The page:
HPRB just released the agenda for June 26. Among the buildings slated for landmarking is the Department of Housing and Urban Development building at 7th and D Southwest. This is one of DC’s Brutalist buildings, whose lack of engagement with the streets create the desolate feel around L’Enfant Plaza. On the other hand, if there’s an iconic Brutalist building that best embodies the style and represents the work of a master architect, this is probably it.
Built by influential architect Marcel Breuer, this building came about after President Kennedy issued an executive order calling for higher architectural standards in federal buildings. The AIA Guide to the Architecture of Washington DC writes, “Breuer’s design for the HUD building was immediately newsworthy as a departure from the plain, boxy structures that had become standard for mid-twentieth-century government offices.” It is shaped like a curved X, based on Breuer’s Y-shaped design for the UNESCO headquarters in Paris.
The empty, windswept plazas common to buildings from this era afflicted this building until the 1990s, when HUD commissioned a better plaza design from landscape architect Martha Schwartz. The AIA Guide says, “The solution is only partially successful. While the hovering translucent donuts are jaunty at first glance, for instance, they are disengaged from the seating areas, rendering them almost useless as shading devices in warm weather. [Schwartz] had originally planned to introduce bright colors into the composition, which would have helped to give it life, but sadly the National Capital Planning Commission vetoed that aspect of the proposal.”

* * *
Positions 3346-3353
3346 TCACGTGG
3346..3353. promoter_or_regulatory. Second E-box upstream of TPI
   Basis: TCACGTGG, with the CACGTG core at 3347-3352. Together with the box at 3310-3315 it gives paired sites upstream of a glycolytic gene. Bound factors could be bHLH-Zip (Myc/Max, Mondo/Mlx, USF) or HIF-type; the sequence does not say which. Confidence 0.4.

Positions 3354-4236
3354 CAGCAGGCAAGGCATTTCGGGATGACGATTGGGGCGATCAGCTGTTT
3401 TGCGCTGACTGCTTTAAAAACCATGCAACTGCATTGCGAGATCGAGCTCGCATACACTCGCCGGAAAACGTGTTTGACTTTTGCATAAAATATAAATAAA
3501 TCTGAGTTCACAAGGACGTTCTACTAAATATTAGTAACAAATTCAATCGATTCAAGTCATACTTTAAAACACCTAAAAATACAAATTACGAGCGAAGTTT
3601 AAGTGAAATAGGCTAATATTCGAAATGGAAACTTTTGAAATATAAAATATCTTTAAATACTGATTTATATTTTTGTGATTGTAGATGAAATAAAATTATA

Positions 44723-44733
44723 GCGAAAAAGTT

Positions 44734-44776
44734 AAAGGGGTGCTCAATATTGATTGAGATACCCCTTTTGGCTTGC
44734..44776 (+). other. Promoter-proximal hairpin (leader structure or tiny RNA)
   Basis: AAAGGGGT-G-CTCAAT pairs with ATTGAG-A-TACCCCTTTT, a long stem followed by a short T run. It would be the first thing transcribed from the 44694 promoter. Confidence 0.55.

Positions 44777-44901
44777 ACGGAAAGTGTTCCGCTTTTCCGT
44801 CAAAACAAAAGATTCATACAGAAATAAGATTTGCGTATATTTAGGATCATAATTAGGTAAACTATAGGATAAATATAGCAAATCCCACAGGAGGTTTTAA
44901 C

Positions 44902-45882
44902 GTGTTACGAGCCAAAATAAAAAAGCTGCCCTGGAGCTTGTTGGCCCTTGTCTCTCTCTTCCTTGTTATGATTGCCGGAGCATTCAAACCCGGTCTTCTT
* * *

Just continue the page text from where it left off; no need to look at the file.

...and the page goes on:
When talking about controversial landmarks, proponents often argue that architectural tastes change, and one goal of historic preservation is to retain notable examples of other styles even if they are out of fashion. This is a building where that philosophy makes sense. It was and is better and more notable than the boxes next to it, even if the row houses torn down for urban renewal in that area are the greater loss.
However, we should ensure that landmarking this building does not permanently impede the creation of an active street here. If HUD chooses to improve the plaza, perhaps by moving the donuts, adding color, or changing the furniture, the historic nature of the building ought not to stand it its way. In Washington Itself, author E. J. Applewhite writes, “the building suffers from an ungainly relationship to its neighbors; it is surrounded to the south by a freeway—no help for any structure—and on the other three sides by monolithic office buildings that provide little contrast in texture or scale.” We should never landmark those “egg-crate” boxes or create a historic district here, since removing most of the buildings around here would be a definite improvement. The non-rectilinear architechture of this building is historic and worth preserving; the area’s failures as public spaces are not.